The Cybersecurity Bill: why government must steal our money to stop criminals stealing our data
In the old days it was the gangsters who used to say: “Be afraid; be very afraid.” And it was our government and law enforcement agencies that countered: “We’re here to protect you; we’ll keep you safe.”
Not any more. It is government that tells us to be afraid, and warns that it cannot protect us (unless we give it much more money, of course).
Yesterday the DHS discussed the Cybersecurity Bill with both government and private sector security experts.
Today we face a much greater risk than individual crime. A sophisticated attacker could cripple our entire financial system, take down our electric grid, or cause physical devastation equal to major conventional warfare. The fact is cyber attack is among the most serious threats we face as a nation today. And we must defend against it just as we defend ourselves against conventional attack.
Joe Lieberman, Homeland Security and Governmental Affairs Committee Chairman
Cyberspace is under increasing assault on all fronts. The cyber threat is real, and the consequences of a major successful national cyber attack could be devastating. As former Director of National Intelligence Michael McConnell warned in February, “If we went to war today, in a cyber war, we would lose.” We are already under fire. Just this past March, the Senate’s Sergeant at Arms reported that the computer systems of Congress and Executive Branch agencies are now under cyber attack an average of 1.8 billion times a month. Cyber crime already costs our national economy an estimated $8 billion per year. So it’s clear that we must move forward now with an aggressive and comprehensive approach to protect cyberspace as a national asset. The vital legislation that we introduced last week would do just that. It would fortify the government’s efforts to safeguard America’s cyber networks and it would promote a true public/private partnership to work on national cyber security priorities.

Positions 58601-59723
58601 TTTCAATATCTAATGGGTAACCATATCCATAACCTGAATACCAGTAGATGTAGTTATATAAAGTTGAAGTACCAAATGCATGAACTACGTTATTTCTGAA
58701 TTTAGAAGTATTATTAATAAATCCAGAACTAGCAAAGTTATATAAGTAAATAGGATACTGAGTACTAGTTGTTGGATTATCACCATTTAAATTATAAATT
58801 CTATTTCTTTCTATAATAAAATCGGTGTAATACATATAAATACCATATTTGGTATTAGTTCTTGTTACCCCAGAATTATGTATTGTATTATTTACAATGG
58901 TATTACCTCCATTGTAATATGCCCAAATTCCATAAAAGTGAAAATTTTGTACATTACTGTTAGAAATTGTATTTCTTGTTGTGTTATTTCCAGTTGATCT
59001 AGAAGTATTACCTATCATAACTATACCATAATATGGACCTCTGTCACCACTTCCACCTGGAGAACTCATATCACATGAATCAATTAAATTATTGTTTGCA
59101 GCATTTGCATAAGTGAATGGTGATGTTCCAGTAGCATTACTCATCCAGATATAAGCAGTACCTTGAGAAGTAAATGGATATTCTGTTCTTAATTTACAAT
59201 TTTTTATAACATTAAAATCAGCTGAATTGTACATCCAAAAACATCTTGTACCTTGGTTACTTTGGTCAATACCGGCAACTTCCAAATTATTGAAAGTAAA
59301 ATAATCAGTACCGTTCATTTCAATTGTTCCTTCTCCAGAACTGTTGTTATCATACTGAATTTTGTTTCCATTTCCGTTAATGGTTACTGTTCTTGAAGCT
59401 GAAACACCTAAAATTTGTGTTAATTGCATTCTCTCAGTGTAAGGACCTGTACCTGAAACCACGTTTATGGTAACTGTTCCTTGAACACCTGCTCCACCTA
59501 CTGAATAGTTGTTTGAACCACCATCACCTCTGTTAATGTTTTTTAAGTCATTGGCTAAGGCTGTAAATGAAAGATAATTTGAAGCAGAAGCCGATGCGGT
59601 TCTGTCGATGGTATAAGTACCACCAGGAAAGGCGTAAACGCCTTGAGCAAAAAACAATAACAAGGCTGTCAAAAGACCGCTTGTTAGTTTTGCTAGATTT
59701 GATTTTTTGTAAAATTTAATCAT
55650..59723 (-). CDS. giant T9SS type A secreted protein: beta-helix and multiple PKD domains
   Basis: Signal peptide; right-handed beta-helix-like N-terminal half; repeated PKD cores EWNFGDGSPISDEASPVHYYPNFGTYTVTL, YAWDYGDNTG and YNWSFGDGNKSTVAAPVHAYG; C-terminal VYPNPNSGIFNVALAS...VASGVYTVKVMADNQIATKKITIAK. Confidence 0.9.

Susan Collins, Ranking Member of the committee
For the past five years our country has witnessed several high-profile shots across the bow dealing with our lack of cyber security. For example, nation-states have stolen our most advanced weapon systems, criminals have siphoned billions of dollars from small businesses, and terrorists have used online fraud to fund the bombing of innocent civilians. Not only is this unacceptable, but America can’t afford to wait until another attack brings down Wall Street or our electric grid. I look forward to getting the needed reforms in our bill passed by Congress and on the President’s desk by the end of the year.
Tom Carper, Senator
Nobody in the security industry is under any illusion about the threat to cybersecurity. These comments are aimed not at the industry but at the general public. These are the people who will have to pay for cybersecurity. So the message is simple: “Be afraid, be very, very afraid; and give us your money so that we can protect you.”